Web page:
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  6. I’m late coming to this party, but this is the most wonderful post! The pictures, descriptions and recipes are so delicious you could eat them off the page. I’ve made several bombes in my day, though am too lazy to make homemade ice creams for them and instead mix layers of sorbet and ice creams with my own additions. They are so much fun to make, impressive to serve and great to eat. All of your ice creams sound and look terrific, and now I want to have spumoni and make a bombe again! I just found your blog yesterday and am having so much fun looking through it…a terrific blog! Cheers to you~Betsy

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    • Welcome, Betsy! I got the idea for making a spumoni bombe, coincidentally, after seeing a sorbet bombe being served. I wanted to make something special for a friend’s birthday and this was perfect although, next time, I’ll use smaller bowls. That was an awful lot of ice cream! Thanks for your kind words and now I’m off to check out your blog. Don’t be a stranger!

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    • Thanks, Ruth. It was such a hot day that afternoon and my friend was patiently “waiting in the wings,” not knowing what we were doing. Add to it, a young dog that was bound and determined to have some ice cream and it’s a miracle that we shot any pictures. All in all, though, it was well worth it. The look on my friend’s face, a real ice cram lover, was priceless. That’s one picture I regret not taking.

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    • Last August was ice cream month, Francine, and it culminated with the Spumoni Bombe. I made it for a friend’s birthday. It is quite a dessert! If you’ve a sweet tooth, you’re going to love this! :)

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  7. Pingback: Spumoni Cupcake - Lemons for Lulu | Lemons for Lulu

    • This was one heckuva confection, Kathryn. You should have seen the Birthday Boy’s face when he saw it. I hope he doesn’t expect anything so grand this year. That bombe is a pretty hard act to follow!

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  8. Pingback: It’s Mom’s Birthday and I’ve Got a Peach of an Idea! | from the Bartolini kitchens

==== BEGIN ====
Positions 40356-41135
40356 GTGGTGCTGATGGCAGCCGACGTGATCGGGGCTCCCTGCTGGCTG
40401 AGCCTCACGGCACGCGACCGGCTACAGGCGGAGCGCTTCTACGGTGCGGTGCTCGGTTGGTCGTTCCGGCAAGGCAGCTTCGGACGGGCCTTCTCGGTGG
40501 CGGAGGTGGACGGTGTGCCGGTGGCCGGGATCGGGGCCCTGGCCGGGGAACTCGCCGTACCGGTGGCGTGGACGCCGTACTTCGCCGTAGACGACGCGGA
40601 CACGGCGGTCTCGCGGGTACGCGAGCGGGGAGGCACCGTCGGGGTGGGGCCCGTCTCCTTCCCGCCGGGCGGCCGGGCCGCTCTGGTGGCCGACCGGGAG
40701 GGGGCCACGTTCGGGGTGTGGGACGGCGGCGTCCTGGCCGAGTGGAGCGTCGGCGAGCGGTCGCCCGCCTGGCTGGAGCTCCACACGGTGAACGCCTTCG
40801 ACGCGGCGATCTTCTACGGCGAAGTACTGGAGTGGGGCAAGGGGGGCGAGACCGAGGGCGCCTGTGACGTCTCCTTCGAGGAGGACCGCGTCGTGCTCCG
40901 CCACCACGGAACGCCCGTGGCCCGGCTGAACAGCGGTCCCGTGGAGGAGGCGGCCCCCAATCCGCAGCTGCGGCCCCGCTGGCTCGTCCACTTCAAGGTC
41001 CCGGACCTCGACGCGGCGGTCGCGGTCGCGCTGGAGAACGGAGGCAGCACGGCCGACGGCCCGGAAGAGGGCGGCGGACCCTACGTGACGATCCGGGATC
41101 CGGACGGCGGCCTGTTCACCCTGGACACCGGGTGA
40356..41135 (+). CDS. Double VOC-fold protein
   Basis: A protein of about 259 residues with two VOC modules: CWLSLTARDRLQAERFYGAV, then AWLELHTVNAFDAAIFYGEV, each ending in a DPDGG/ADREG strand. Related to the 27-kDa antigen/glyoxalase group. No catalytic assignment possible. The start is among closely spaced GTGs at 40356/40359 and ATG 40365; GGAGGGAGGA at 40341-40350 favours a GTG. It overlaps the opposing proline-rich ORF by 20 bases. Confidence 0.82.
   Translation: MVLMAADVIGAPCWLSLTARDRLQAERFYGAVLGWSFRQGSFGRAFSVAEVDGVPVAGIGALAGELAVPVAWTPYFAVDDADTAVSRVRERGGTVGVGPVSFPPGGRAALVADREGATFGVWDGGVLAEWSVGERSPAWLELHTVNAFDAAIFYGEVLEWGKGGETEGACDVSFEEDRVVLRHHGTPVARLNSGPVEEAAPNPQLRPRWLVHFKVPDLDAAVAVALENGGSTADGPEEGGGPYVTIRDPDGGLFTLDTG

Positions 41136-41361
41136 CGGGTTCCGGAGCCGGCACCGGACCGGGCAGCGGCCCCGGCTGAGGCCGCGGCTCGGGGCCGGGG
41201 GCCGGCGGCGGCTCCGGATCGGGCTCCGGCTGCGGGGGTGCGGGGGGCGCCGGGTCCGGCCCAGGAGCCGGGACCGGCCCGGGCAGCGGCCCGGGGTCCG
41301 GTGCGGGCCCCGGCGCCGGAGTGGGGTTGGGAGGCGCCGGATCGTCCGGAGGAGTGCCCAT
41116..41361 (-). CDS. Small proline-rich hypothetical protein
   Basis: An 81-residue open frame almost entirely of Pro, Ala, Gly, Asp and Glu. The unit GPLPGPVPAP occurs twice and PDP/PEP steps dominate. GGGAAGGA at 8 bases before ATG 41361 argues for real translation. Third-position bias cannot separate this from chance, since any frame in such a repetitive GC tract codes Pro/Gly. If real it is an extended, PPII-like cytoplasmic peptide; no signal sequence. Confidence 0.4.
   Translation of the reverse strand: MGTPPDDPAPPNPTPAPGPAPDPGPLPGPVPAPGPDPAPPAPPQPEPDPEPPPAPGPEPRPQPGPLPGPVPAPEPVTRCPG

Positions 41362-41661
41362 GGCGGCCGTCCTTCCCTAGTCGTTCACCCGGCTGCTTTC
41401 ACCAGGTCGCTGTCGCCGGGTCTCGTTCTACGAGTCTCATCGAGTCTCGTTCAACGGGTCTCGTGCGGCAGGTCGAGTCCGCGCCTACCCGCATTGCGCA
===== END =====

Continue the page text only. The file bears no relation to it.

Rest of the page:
• Thank you dropping by and here’s some unsolicited advice: do NOT use those bowls to make a bombe. You’ll need well over a gallon of ice cream to fill them. That largest bowl is a bottomless pit! Start smaller. Trust me. :)

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      • Thank you :) Your comment made me laugh. I can only imagine starting and wondering where that ice cream “went” I will start small for sure. Have a wonderful day, and thanks for the tip ;)

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    • It was quite a confection but, to be honest, I used nesting bowls that were too large. That thing contained well over a gallon of ice cream. It was huge! I gave it to a friend for his birthday and, frankly, was happy to get the monster out of my freezer! Thanks for dropping by and commenting.

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  9. Pingback: Tart Cherry Frozen Yogurt | from the Bartolini kitchens

  10. Wow, what a recipe! The bomba is da bomb! I’ve never made a bomba, and I’m not sure if I’ll ever get around to it, but this sure is inspiration. Nor have I made my own spumoni, although that’s simple enough. I’m with you on the candied fruit, BTW – never saw the necessity for it. It just doesn’t add anything for me – kinda of detracts, actually. Great post – thanks.

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    • Thank you, John. Should you ever try your hand at making one of these, use bowls smaller than I did. That thing took more than a gallon of ice cream to create! My ice cream maker really got a work out. Being that large, though, was very impressive and the Birthday Boy was very happy.

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  11. Delicious stuff!! Wanted to pop in to thankyou for following me… Secondly my mom keeps telling me the difference between food and Real food. I showed her your blog. An she was like, ” Hah! This is one person who knows his food”. She is a fan now :D

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  12. I’m so glad I found your recipe! I’ve been searching for a fantastic Spumoni recipe for some time. Not sure yet when I’ll make it – probably soon! Thanks.

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  13. Pingback: Pistachio Gelato | from the Bartolini kitchens

  14. Dear John, ‘Summer is a coming in, loudly sing cuckoo. Sing cuckoo!’ Actually it’s still spring, but Summer is getting closer. And – I have an ice cream, maker too, so I’m going to try your pistachio ice cream as well.

    Liked by 1 person

    • Well, if Summer cannot stay here forever, it’s good to know it’s coming to your neck of the woods. Makes its departure easier to swallow somehow. I do hope you enjoy the Bomba, Mary. It certainly is a hit around here when I make one. And the pistachio is a big hit in Zia’s area. My poor ice cream maker never gets any rest. :)